braid invariant denes a representation for a given element of G. In this manner all elements of G (there is innite number of them) are represented as links and dene new quantum invariants for the original knot. Since quantum phase is a root unity, many elements of G are expected to correspond to the same invariant. 3. The interpretation in terms of topological quantum eld theory (TQFT) [11] suggests that one could add arbitrary numbers of loops representing elements of G so that innite number of Jones invariants telling how these many particle states feel the presence of the braid dening the knot (or link). If all braids containing the braid dening the knot (link) as a sub-braid are allowed, a lot of irrelevant information is loaded to the system so that it seems natural to assume that the added loops are unknotted and mutually unlinked. The triviality of the braid associated with homotopy loops might imply that only single copy is needed for each element of G: the loops would eectively represent topological fermions. If also topological bosons are needed, super-symmetric arithmetic TQFT is what comes in mind rst. 4. Large, perhaps even innite number of braids would dene braid/link/knot invariants for a given braid. This approach would conform with category theoretical thinking and would be in spirit with physicists manner to get information about a physical system by perturbing it: all that we know from electrons is from its interactions with the rest of the word. In this case the perturbation would mean addition of loops representing elements of G. Knot would dene the background in which the particles assigned with loops would live. If mathematicians have not noticed this rather trivial construction of new knot and link invariants, the reason could be that usually the knot invariant is dened in terms of knot isolated from the rest of world.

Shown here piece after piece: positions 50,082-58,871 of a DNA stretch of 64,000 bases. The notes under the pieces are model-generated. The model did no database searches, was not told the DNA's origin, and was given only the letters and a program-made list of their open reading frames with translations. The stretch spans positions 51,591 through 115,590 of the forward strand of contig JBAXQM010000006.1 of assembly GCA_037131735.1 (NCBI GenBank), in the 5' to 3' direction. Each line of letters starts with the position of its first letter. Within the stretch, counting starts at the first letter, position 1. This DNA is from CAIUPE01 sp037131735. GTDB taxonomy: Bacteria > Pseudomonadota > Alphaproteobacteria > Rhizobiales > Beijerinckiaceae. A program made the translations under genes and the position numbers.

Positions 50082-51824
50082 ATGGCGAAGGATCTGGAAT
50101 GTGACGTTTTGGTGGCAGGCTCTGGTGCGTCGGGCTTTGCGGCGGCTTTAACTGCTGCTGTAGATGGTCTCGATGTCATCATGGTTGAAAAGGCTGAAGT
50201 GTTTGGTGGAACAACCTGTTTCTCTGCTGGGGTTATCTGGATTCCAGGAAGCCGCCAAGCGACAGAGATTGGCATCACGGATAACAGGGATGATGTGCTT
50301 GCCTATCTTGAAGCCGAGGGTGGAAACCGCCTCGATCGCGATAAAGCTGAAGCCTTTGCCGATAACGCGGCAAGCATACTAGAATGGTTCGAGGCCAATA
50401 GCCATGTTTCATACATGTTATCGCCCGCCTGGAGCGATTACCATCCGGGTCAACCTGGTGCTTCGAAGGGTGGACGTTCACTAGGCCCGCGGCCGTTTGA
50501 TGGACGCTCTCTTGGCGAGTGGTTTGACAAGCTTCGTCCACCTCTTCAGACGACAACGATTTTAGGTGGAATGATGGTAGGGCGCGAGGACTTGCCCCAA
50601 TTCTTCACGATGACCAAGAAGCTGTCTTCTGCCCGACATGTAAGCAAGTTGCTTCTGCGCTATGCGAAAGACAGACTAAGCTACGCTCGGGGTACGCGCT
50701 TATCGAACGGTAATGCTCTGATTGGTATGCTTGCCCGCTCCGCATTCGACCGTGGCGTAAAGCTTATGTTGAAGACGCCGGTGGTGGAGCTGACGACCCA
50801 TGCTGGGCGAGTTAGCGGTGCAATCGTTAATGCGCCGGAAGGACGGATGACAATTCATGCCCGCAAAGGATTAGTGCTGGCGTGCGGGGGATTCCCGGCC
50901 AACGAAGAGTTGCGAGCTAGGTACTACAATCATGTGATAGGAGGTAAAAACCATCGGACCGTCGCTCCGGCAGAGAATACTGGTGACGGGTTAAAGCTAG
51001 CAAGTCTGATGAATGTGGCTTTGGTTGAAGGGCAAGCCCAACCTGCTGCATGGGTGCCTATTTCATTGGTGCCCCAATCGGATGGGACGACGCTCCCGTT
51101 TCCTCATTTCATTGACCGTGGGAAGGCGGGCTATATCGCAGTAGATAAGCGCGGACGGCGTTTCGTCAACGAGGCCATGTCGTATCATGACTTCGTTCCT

References
[1] M. Pitk anen (2006), Quantum TGD. http://www.helsinki./matpitka/tgdquant/tgdquant.html. [2] The chapter Construction of Quantum Theory: S-matrix of [1]. http://www.helsinki./matpitka/tgdquant/tgdquant.html#towards. [3] M. Pitk anen (2008), Topological Geometrodynamics: What Might Be the First Principles?, http://www.helsinki./matpitka/articles/tgd2008.pdf. [4] R. Elves (2008), Knot or not. Popular article in New Scientist, Vol 200, No 2678. http://www.newscientist.com/article/mg20026781.500-fundamental-secrets-are-tied-up-inknots.html. [5] Knot Invariants. http://en.wikipedia.org/wiki/Knot invariants. [6] Finite Type Invariant. http://en.wikipedia.org/wiki/Finite type invariant. [7] Vassiliev Invariant. http://mathworld.wolfram.com/VassilievInvariant.html. [8] Jones Polynomial. http://en.wikipedia.org/wiki/Jones polynomial. [9] E. Witten 1989), Quantum eld theory and the Jones polynomial, Comm. Math. Phys. 121 , 351-399. [10] Braid theory. http://en.wikipedia.org/wiki/Braid theory. [11] S. Sawin (1995), Links, Quantum Groups, and TQFTs, q-alg/9506002.